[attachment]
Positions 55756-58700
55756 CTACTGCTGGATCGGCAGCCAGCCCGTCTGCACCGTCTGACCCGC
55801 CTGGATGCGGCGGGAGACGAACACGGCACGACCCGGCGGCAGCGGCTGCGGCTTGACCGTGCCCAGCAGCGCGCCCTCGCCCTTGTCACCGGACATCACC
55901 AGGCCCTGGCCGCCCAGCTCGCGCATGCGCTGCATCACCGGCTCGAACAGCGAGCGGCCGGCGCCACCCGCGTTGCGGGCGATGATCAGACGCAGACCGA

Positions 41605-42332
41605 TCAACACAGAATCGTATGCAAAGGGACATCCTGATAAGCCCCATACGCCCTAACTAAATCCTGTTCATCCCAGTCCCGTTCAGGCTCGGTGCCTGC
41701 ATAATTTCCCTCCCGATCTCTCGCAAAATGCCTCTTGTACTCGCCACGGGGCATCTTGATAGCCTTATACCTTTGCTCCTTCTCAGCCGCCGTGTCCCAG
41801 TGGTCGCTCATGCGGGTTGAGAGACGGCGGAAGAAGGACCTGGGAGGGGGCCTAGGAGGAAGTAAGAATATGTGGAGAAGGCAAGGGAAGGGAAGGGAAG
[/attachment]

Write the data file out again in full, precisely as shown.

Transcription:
Positions 55756-58700
55756 CTACTGCTGGATCGGCAGCCAGCCCGTCTGCACCGTCTGACCCGC
55801 CTGGATGCGGCGGGAGACGAACACGGCACGACCCGGCGGCAGCGGCTGCGGCTTGACCGTGCCCAGCAGCGCGCCCTCGCCCTTGTCACCGGACATCACC
55901 AGGCCCTGGCCGCCCAGCTCGCGCATGCGCTGCATCACCGGCTCGAACAGCGAGCGGCCGGCGCCACCCGCGTTGCGGGCGATGATCAGACGCAGACCGA

Positions 41605-42332
41605 TCAACACAGAATCGTATGCAAAGGGACATCCTGATAAGCCCCATACGCCCTAACTAAATCCTGTTCATCCCAGTCCCGTTCAGGCTCGGTGCCTGC
41701 ATAATTTCCCTCCCGATCTCTCGCAAAATGCCTCTTGTACTCGCCACGGGGCATCTTGATAGCCTTATACCTTTGCTCCTTCTCAGCCGCCGTGTCCCAG
41801 TGGTCGCTCATGCGGGTTGAGAGACGGCGGAAGAAGGACCTGGGAGGGGGCCTAGGAGGAAGTAAGAATATGTGGAGAAGGCAAGGGAAGGGAAGGGAAG